Welcome to Brittle Paper, your go-to site for African writing and literary culture. We bring you all the latest news and juicy updates on publications, authors, events, prizes, and lifestyle. Follow us on Twitter and Instagram (@brittlepaper) and sign up for our "I love African Literature" newsletter.

Monthly Newsletter!

Subscribe for African literature news, and receive a free copy of our
"Guide to African Novels."

Archives

The Dissolving Center of Achebe’s Things Fall Apart? — Watch Episode 4 of Prof. Ato Quayson’s Vlog

Episode 4 of Prof. Ato Quayson's Vlog

The fourth episode of Professor Ato Quayson’s vlog Critic.Reading.Writing is up! In this week’s episode, the Professor dives into the […]

Namwali Serpell to Join Harvard English Department as Full Professor

Namwali serpell harvard university

  Namwali Serpell announced on Twitter this week that she will be joining the Harvard English Department as Full Professor […]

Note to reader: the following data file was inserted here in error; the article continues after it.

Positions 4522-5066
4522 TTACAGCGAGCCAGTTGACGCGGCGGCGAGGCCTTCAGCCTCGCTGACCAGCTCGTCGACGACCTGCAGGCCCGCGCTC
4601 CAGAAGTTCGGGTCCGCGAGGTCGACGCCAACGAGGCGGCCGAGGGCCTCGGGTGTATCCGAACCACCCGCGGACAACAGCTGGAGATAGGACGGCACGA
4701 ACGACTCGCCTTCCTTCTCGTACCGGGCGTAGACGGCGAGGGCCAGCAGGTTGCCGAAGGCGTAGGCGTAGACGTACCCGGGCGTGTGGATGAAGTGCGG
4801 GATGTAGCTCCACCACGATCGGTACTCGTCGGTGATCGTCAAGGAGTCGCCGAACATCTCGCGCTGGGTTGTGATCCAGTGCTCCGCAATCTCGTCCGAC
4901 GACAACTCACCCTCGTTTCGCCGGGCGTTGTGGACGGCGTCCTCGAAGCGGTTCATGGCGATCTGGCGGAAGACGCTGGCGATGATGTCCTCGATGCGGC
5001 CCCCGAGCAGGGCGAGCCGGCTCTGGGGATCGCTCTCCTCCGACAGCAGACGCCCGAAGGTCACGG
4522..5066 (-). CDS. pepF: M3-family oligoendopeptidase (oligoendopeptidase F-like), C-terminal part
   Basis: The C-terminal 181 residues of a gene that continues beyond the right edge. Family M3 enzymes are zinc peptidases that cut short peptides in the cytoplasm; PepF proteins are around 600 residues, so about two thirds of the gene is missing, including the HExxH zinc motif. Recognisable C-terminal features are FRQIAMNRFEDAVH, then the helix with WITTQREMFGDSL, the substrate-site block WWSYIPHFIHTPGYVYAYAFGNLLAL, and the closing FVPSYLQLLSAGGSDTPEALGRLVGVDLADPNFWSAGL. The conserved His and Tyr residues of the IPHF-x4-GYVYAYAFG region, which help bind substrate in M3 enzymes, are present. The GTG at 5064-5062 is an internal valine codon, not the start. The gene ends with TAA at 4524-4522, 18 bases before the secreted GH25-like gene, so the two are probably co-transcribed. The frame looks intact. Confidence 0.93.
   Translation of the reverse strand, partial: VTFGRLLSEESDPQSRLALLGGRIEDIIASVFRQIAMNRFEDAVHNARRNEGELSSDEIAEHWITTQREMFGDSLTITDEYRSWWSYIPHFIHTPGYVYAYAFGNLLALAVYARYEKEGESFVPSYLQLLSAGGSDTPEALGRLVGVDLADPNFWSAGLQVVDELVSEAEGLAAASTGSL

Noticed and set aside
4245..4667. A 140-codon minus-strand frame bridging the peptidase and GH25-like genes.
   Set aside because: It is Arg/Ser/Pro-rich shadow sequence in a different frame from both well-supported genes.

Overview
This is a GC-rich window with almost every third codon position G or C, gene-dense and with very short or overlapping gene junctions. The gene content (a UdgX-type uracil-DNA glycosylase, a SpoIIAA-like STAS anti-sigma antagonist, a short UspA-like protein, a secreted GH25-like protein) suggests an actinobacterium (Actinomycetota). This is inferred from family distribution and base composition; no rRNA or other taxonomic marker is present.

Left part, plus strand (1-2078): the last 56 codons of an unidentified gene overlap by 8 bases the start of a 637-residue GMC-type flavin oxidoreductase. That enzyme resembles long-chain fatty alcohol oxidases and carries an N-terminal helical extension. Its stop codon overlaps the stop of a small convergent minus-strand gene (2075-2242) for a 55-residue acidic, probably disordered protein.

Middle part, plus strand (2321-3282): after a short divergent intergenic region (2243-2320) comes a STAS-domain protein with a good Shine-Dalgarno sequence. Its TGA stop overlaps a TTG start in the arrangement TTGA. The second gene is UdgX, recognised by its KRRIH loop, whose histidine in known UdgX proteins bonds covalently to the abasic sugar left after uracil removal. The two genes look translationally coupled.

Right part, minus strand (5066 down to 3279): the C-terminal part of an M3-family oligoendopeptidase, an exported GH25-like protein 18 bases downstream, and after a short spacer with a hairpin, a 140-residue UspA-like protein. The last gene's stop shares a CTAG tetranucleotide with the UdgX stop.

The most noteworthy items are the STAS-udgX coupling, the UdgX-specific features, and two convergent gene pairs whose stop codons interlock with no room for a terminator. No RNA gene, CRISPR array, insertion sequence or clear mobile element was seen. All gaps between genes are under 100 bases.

Check Out Mona Eltahawy’s Major New Look!

mona eltahawy new hair (1)

American-Egyptian journalist, activist, and feminist Mona Eltahawy has a brand new look. Earlier this year, the author of Seven Necessary […]

Scholarship and Mentorship Opportunity with Ellah P. Wakatama OBE (Open to Black British Writers)

Scholarship and Mentorship Opportunity with Ellah P. Wakatama (1)

The Literary Consultancy (TLC) has launched a new scholarship aimed at providing “writers on low-income and/or from communities currently under-represented […]

Watch Joseph Adesunloye’s Documentary Film on The AKO Caine Prize

Caine Prize documentary film (2)

A few weeks ago, the AKO Caine Prize organizers announced that the award dinner held at the British Library will […]

Two African Writers Featured in Beyoncé’s Black Is King Visual Album

Yrsa Daley-Ward and Warsan Shire's Poetry Featured in Beyoncé's Black Is King Visual Album (1)

Beyoncé’s new visual album Black Is King is making waves, but the exciting part is that there are two African […]

Thanks for signing up!

Never miss out on new posts. Subscribe to a digest, too:

No thanks, I only want the monthly newsletter.